Asian Football Confederation (AFC) President Sheikh Salman bin Ebrahim Al Khalifa has repeated his claim the 2022 FIFA World Cup in Qatar will be held in November and December on the eve of a meeting where a date will be proposed.
Sheikh Salman is the head of the FIFA Task Force which is set to decide on the date of the competition tomorrow in Doha, with the FIFA Executive Committee set to rubber stamp the proposed dates in March.
He was quoted in January as saying the "matter is resolved", indicating that the 2022 World Cup will be scheduled in November and December, with the tournament requiring a winter move owing to the searing summer temperatures in the Gulf.
With the prospect looking likely, it would be a major source of relief to International Olympic Committee (IOC) with regard to the 2022 Winter Olympics, which will be held in either Almaty in Kazakhstan or Chinese capital Beijing.
It had been feared that the World Cup could be held in February, clashing with the February 4 to 20 dates proposed by both candidates.
Salman told the BBC today "we don't want it to collide during that period".
He added: "But I think everybody agrees that in January or February it's difficult to play for the reasons that I mentioned before [Winter Olympics clash].
"The only option I see is November/December."
While the prospective rubber stamping of a November and December World Cup would be met positively by the IOC, Europe's major football leagues remain deeply opposed to the prospect of a winter World Cup.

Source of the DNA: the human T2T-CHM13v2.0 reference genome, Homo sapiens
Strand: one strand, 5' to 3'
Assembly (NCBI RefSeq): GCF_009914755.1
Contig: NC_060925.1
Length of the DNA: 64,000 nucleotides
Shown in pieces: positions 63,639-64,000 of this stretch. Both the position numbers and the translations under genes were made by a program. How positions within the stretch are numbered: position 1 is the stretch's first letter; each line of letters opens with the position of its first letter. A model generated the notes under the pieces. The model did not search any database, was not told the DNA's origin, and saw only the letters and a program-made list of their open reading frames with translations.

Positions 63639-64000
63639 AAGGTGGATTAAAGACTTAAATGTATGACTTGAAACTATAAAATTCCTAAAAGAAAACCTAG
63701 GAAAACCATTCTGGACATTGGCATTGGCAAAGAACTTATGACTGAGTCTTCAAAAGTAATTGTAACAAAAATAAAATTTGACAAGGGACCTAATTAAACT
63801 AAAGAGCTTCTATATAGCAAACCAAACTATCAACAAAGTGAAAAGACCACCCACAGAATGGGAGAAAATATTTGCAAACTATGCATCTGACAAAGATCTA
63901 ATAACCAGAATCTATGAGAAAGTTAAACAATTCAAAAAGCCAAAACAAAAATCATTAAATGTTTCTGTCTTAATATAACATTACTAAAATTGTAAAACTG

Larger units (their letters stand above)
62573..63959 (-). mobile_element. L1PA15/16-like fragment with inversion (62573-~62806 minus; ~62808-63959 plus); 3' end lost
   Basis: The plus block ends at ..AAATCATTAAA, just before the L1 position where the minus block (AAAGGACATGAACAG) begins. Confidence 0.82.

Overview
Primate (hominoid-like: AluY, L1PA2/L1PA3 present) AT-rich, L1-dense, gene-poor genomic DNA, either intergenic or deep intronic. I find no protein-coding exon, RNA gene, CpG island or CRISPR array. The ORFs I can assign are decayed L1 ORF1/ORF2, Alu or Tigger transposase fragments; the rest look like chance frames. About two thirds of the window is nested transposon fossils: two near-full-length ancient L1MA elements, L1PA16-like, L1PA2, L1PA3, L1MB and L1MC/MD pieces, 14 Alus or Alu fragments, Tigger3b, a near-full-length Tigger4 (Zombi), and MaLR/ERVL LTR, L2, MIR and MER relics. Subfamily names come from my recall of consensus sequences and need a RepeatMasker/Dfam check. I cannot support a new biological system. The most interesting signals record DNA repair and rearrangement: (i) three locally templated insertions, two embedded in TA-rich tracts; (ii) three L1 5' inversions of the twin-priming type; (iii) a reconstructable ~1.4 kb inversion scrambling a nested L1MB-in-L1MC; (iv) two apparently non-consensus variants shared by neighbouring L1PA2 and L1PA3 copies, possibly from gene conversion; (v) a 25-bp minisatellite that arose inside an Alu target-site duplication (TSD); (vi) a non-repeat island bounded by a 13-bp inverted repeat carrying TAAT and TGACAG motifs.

They argue that a winter competition forces them to break with the traditional calendar and disrupt the lucrative UEFA Champions League, while they also maintain that Qatar had proposed to hold a summer World Cup in the bidding process for the competition.
The European leagues look set to attempt a final bid to convince FIFA to stage the World Cup in May, close to the traditional dates of June and July, which would therefore have only a limited effect on their calendars.
With the discussion over the 2022 World Cup bid set to take centre stage in Doha this week, the outcome could have implications in the race for the FIFA Presidency, with Prince Ali bin Al-Hussein of Jordan, Royal Dutch Football Association President Michael van Praag and former Portugal star Luis Figo having officially launched their bids in the past month.
All three began their campaigns by calling for greater transparency from the governing body, with Ali asserting that the report headed by Michael Garcia into alleged corruption in the 2018 and 2022 World Cup bidding process should be published in full, while Figo has said: "if there are no irregularities proven, I don't think Qatar should be prejudiced".
Current FIFA President Sepp Blatter is seeking re-election for a fifth term and is widely considered as the runaway favourite.
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